The leader of a mysterious trust, which thousands of debtors believed would protect €2bn worth of assets, has been arrested after moving into one of the properties signed into his organisation.
Charles Allen Snr, of Prior Park, Inistigoe, Kilkenny, was discovered in an outbuilding behind the 212-year-old Lotamore House in Cork.
The main house is boarded up and the estate was recently sold by Savills, for the receivers, for below its €1.3m asking price. The outbuildings are being fitted out.
Mr Allen is due to appear before the High Court in Dublin this morning. His whereabouts came to light after a tip-off to the Irish Examiner yesterday and, having confirmed his presence at Lotamore, gardaí were contacted and the warrant was executed.
When he was initially confronted by this newspaper, Mr Allen claimed Lotamore was his property. He threatened to call the gardaí on the grounds that we were trespassing. He escorted us off the 11-acre property and pulled his Range Rover across the driveway to block access.
New chains had already been attached to the fence crossing the entrance, a small caravan was pulled into the courtyard and two men were working with a cherry-picker on the electrical connections.
The new owner was understood to be unaware of Mr Allen’s presence.
Lotamore was one of thousands of commercial, agricultural and residential properties which people have paid at least €300-per-folio to have signed into a trust connected to the freeman of the land ideology.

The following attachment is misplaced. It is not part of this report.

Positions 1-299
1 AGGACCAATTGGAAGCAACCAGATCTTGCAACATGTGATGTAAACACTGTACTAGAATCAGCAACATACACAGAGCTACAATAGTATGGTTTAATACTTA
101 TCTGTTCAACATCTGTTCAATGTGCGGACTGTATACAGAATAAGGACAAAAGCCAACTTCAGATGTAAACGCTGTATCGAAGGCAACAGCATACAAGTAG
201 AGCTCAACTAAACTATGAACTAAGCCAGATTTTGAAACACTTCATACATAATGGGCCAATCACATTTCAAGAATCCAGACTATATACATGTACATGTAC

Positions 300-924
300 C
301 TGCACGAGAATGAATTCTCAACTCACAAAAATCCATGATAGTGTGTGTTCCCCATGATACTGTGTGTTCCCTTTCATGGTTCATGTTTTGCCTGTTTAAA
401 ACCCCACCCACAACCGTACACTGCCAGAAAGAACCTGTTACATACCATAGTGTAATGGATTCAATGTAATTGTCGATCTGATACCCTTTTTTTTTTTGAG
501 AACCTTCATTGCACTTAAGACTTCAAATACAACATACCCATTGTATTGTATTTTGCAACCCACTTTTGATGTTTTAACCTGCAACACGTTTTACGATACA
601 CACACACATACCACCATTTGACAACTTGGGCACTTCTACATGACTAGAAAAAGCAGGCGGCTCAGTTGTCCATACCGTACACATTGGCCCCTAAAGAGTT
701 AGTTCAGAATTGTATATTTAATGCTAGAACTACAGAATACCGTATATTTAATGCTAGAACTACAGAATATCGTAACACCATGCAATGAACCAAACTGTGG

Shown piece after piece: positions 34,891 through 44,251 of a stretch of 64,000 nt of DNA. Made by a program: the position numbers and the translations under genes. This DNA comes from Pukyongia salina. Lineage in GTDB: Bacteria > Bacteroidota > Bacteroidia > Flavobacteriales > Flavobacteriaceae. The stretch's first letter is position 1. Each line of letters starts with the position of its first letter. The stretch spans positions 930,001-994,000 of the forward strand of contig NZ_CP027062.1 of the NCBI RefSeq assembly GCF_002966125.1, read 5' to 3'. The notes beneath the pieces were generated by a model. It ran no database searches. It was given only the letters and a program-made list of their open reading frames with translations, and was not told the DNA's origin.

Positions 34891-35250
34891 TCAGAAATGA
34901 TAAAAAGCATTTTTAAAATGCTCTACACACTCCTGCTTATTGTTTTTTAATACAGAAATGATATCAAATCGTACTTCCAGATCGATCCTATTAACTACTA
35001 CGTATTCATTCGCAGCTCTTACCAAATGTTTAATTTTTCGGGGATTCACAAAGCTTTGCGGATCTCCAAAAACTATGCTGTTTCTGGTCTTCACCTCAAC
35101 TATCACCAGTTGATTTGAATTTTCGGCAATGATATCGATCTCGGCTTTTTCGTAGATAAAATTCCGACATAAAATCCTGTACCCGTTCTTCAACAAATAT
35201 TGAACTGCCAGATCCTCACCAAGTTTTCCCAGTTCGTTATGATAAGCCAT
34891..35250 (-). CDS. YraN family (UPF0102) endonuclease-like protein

Mr Allen had been a fugitive since the High Court issued a bench warrant for his arrest on Sept 27, after he was deemed to be in contempt for failing to respond to a summons.
In August, his organisation, the Rodolphus Allen Private Family Trust, led a cross- country motorcade and twice ousted receivers from the Kennyscourt stud farm in Kildare. The property was soon surrendered back to the receivers and Mr Allen, the owner of the property Eugene McDermott, and political activist Ben Gilroy, were all summoned to court to answer allegations of trespass.
All three men initially did not respond to this summons and the judge issued bench warrants. Mr Allen initially relocated to Newry, Co Down, where the warrant could not be acted on.
In October, the Irish Examiner confronted him in Newry and on that day he was continuing to sign in new properties.
More recently there had been reports that he had held meetings in Cork but it was not known if he was accepting new fees or handling existing files.
Thousands of indebted homeowners, businesspeople and developers had paid Mr Allen to join his trust, but so far it has failed on each occasion when it was tested.
According to its own formation documents, the trust has explicitly set about fulfilling each persons’ “eternal spiritual quest for self-realisation”. But it has refused to set out its legal strategy.
Recently High Court judge Peter Kelly described the correspondence from the trust as “nonsense” when it had been used in attempt to thwart the receivership of €51m in loans tied to the Submarine Bar and Ashleaf complex in Dublin.
Last Thursday, the owner of Kennyscourt stud farm, Eugene McDermott, appeared in court and purged his contempt by apologising for his actions. His property has been sold.
And on Friday, the third person who was the subject of an arrest warrant, Mr Gilroy, made a second appearance after he was arrested on the same grounds. A full hearing on this action is scheduled to take place on Jan 21.
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